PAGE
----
5 Ways To Fight Mental Health Stigma
Mental Health Stigma is outdated and It’s Time to Smash It
We shouldn’t be proud of it, but we’ve all said it; “The weather is so bipolar.” It’s common language but when we pause to think about the message, it’s offensive and stigmatizing. Bipolar Disorder is a serious and debilitating disease, not an adjective to describe the weather.
Stigma surrounding mental illness isn’t something most of us readily admit to having, yet it’s so woven into the culture of fear around mental health that most of us in fact have internalized stigma toward mental illness. In order to change that, we have to understand what it is, acknowledge myths, and take action.
What is stigma
Stigma is shame or reproach based on an individual characteristic. It is associated with judgment, discrimination, social avoidance and is a chief reason why people do not seek treatment for their mental distress. Some folks with medical disorders are rejected by others even though their illness is no fault of their own.
Structural stigma occurs when institutional policies negatively impact opportunities for people seen as threatening, dangerous, or less deserving of support. We see this in governments, schools, and even the health industry. Internalized stigma is our own absorbed and unquestioned negative beliefs about mental illness, mental health, those with disease, and treatment for such.
We have an overarching public stigma culture created by mass internalized and structural stigma. That means culturally we have general disgrace towards people with mental disorders that can result in prejudice, stereotyping, and discrimination. This further leads to internalized self-stigma where we shame ourselves. Substantial personal stigma often prevents people from seeking help for mental health issues and further exacerbates their struggles… thus increasing stigma! It’s a viscous self-defeating cycle and harms everyone. Hence, why we gotta smash it!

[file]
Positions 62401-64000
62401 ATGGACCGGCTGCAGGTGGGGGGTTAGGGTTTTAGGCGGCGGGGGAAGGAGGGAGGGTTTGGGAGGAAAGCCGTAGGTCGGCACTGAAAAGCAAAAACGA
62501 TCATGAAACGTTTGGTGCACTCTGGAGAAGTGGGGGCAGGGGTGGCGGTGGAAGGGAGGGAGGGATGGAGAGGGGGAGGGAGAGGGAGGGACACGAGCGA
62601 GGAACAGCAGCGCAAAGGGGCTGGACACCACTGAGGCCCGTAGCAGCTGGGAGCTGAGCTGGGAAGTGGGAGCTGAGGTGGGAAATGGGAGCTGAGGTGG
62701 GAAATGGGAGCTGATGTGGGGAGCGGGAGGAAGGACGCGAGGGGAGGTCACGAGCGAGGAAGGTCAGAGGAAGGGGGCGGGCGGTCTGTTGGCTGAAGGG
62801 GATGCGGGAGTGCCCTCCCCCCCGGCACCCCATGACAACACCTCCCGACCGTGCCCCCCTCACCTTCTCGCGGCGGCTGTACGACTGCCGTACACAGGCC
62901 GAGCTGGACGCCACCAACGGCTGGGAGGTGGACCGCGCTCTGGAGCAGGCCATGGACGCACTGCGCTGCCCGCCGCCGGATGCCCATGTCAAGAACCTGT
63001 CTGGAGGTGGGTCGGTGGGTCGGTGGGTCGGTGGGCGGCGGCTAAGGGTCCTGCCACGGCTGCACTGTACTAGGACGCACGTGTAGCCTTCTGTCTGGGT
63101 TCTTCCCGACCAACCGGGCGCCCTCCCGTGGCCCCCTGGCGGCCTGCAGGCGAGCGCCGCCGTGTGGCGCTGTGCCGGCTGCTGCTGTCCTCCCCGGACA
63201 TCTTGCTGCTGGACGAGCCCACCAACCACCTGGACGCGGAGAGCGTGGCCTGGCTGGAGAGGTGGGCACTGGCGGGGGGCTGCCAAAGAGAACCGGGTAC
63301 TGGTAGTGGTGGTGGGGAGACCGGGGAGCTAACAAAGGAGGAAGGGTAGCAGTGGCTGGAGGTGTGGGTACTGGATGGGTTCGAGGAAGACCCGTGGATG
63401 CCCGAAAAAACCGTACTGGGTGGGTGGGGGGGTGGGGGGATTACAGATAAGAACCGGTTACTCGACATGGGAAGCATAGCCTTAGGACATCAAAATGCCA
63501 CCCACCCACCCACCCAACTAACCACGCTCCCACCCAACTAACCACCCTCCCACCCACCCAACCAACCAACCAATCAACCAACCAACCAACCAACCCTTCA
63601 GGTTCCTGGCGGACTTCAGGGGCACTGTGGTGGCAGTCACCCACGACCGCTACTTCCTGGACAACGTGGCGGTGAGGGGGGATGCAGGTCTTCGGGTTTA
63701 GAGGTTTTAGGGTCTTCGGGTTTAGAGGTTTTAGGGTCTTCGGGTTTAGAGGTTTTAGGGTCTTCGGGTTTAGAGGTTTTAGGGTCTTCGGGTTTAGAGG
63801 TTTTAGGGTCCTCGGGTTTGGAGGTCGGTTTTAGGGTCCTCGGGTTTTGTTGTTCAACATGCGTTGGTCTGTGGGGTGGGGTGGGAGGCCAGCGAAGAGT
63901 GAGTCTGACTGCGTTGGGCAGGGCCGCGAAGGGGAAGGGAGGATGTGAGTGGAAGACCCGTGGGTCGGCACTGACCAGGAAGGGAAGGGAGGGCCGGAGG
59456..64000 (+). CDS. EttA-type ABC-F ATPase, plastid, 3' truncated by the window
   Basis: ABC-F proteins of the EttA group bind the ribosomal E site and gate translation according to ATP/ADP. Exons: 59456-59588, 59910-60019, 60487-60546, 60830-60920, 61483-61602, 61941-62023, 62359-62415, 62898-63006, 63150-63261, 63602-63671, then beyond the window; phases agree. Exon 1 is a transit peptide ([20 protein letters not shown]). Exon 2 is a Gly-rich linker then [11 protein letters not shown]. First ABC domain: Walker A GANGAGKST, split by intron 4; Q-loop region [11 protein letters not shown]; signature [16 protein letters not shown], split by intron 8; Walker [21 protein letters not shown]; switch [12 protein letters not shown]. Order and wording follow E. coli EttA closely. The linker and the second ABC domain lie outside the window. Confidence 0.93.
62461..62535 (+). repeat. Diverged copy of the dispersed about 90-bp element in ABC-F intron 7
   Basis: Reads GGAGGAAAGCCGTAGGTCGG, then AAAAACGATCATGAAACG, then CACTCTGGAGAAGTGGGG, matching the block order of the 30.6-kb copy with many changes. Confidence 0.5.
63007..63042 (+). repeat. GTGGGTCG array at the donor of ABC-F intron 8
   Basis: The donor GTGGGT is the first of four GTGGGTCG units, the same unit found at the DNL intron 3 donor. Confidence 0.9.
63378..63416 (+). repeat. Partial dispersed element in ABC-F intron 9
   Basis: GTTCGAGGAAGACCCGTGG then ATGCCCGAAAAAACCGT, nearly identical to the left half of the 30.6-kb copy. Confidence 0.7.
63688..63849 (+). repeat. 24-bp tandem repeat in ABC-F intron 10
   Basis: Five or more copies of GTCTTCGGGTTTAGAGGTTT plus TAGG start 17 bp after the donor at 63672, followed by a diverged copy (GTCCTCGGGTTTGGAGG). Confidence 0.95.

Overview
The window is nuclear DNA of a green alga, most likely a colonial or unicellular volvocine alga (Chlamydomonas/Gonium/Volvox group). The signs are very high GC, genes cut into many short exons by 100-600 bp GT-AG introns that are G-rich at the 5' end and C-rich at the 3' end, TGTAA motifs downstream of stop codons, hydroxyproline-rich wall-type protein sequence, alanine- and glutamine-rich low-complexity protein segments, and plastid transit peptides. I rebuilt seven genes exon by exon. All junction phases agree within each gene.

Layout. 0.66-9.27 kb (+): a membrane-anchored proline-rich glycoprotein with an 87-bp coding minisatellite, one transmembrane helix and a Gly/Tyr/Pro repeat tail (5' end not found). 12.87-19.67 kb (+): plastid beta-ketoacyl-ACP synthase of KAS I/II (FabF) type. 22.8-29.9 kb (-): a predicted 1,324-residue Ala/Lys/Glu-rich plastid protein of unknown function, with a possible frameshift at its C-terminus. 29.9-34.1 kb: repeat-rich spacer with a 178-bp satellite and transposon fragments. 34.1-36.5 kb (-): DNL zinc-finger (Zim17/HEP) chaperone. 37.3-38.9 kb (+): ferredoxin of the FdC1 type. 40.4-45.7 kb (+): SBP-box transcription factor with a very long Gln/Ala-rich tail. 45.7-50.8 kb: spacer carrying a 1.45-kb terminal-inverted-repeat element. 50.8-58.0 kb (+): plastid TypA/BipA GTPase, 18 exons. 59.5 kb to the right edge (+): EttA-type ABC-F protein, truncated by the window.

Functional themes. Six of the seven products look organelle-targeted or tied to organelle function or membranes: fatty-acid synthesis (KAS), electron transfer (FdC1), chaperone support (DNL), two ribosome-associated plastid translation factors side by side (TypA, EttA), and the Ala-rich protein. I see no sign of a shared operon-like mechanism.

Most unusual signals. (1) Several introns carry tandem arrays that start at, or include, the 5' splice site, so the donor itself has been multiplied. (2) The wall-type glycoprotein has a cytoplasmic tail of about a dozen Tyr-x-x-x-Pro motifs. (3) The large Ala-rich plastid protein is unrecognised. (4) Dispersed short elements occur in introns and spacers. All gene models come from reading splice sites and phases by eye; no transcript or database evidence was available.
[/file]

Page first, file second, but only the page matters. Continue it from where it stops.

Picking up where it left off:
Mental Health Myths
We perpetuate stigma for many reasons but perhaps the leading perpetrator is our lack of education. Our misunderstandings lend to fear, ignorance, and judgment. Our language and behaviors reflect this, and we continue to actively or unintentionally pass on stigma. Combating mental health myths is crucial.
Myth: Mental Health doesn’t affect me
Fact: Mental health isn’t an “us versus them” issue. We ALL have symptoms of mental illness, just to varying degrees or severity. Mental health isn’t a static issue. It’s dynamic and we all experience emotional distress on the spectrum of mental health. It’s just a matter of degree.
According to MentalHealth.gov mental health problems are actually very common. In 2014, about:
· One in five American adults experienced a mental health issue
· One in 10 young people experienced a period of major depression
· One in 25 Americans lived with a serious mental illness, such as schizophrenia, bipolar disorder, or major depression
Myth: Mental illness is a choice
Fact: Mental illness is a complex mix of biological and environmental factors. We have no choice over our genetic predispositions or vulnerabilities, and we don’t determine if mental illness will manifest. Mental illnesses such as Depression, Bulimia Nervosa, Generalized Anxiety Disorder, or Obsessive-Compulsive Disorder are no more a choice than physical illnesses such as arthritis or cancer.
Myth: People with mental health problems are violent and unpredictable.
Fact: According to MentalHealth.gov “The vast majority of people with mental health problems are no more likely to be violent than anyone else. Most people with mental illness are not violent and only 3%–5% of violent acts can be attributed to individuals living with a serious mental illness. In fact, people with severe mental illnesses are over 10 times more likely to be victims of violent crime than the general population. You probably know someone with a mental health problem and don't even realize it, because many people with mental health problems are highly active and productive members of our communities.”